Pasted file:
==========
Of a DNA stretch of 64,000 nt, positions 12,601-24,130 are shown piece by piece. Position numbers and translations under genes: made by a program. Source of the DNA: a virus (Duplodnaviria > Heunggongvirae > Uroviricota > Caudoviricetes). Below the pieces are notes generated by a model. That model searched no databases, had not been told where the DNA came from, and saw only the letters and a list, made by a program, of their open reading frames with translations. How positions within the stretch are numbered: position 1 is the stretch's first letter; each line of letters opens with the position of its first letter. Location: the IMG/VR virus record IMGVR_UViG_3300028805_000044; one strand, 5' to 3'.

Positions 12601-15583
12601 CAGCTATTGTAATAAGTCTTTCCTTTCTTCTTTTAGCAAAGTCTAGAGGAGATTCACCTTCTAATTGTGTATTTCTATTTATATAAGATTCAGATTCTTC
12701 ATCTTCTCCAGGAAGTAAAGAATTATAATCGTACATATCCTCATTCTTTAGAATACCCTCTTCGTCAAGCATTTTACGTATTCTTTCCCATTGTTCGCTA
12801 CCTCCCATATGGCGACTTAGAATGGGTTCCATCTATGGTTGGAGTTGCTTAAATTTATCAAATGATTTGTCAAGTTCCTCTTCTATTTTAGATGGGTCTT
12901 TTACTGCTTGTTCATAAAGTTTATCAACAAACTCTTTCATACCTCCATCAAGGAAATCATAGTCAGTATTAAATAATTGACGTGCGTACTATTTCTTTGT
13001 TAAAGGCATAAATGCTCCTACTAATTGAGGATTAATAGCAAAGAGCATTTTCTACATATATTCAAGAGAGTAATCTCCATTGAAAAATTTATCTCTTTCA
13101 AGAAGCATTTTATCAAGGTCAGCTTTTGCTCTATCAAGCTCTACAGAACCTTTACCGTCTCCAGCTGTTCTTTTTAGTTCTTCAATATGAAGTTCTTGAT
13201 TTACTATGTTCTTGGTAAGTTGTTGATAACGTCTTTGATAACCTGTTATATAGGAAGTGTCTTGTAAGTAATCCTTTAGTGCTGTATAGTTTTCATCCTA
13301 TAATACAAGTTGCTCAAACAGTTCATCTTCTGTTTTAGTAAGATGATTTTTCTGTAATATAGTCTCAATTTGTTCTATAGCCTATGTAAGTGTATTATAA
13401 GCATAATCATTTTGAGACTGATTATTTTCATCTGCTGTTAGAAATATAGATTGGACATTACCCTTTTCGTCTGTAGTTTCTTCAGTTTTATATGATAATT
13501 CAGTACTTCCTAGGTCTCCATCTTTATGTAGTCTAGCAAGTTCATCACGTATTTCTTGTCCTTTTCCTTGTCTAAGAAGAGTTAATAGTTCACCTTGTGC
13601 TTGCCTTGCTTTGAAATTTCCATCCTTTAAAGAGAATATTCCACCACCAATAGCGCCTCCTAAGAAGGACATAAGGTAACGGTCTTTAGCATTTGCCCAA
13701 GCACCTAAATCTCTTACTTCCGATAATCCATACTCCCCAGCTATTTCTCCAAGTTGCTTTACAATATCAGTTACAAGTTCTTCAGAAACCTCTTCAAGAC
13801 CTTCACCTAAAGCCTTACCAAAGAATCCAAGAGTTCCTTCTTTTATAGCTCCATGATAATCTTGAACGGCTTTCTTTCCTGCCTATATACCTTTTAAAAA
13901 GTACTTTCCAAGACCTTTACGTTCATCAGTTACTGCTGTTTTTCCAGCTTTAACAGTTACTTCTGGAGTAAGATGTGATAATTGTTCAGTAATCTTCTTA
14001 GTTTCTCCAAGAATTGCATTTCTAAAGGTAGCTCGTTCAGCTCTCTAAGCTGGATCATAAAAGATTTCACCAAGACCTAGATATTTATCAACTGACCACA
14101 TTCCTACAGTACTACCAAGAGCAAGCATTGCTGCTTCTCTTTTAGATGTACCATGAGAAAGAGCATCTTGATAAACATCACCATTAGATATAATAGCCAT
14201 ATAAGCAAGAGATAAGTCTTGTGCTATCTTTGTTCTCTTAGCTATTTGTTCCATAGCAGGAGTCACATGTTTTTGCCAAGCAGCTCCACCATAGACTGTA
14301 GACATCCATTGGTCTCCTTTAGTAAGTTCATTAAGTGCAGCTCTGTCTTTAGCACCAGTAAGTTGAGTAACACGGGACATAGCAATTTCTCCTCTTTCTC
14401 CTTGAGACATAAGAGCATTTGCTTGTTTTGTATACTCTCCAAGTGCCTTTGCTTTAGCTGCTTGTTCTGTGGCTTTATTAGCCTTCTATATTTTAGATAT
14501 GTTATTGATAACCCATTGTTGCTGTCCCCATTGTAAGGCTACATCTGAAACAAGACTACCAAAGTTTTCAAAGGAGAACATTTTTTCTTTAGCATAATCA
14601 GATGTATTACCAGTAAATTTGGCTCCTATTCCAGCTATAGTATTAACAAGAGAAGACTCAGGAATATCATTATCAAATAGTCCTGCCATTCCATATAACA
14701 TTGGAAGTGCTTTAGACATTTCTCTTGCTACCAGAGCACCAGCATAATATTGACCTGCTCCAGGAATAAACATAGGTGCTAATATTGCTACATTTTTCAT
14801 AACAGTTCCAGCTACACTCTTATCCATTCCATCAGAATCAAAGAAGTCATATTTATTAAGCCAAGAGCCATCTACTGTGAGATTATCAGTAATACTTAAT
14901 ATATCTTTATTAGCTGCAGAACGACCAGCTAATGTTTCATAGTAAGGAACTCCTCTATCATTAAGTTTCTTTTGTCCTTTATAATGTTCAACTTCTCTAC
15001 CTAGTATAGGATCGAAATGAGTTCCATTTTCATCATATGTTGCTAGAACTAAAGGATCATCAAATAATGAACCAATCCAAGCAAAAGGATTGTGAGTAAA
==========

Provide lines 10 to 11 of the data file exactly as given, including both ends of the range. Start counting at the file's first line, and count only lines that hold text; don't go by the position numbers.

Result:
13301 TAATACAAGTTGCTCAAACAGTTCATCTTCTGTTTTAGTAAGATGATTTTTCTGTAATATAGTCTCAATTTGTTCTATAGCCTATGTAAGTGTATTATAA
13401 GCATAATCATTTTGAGACTGATTATTTTCATCTGCTGTTAGAAATATAGATTGGACATTACCCTTTTCGTCTGTAGTTTCTTCAGTTTTATATGATAATT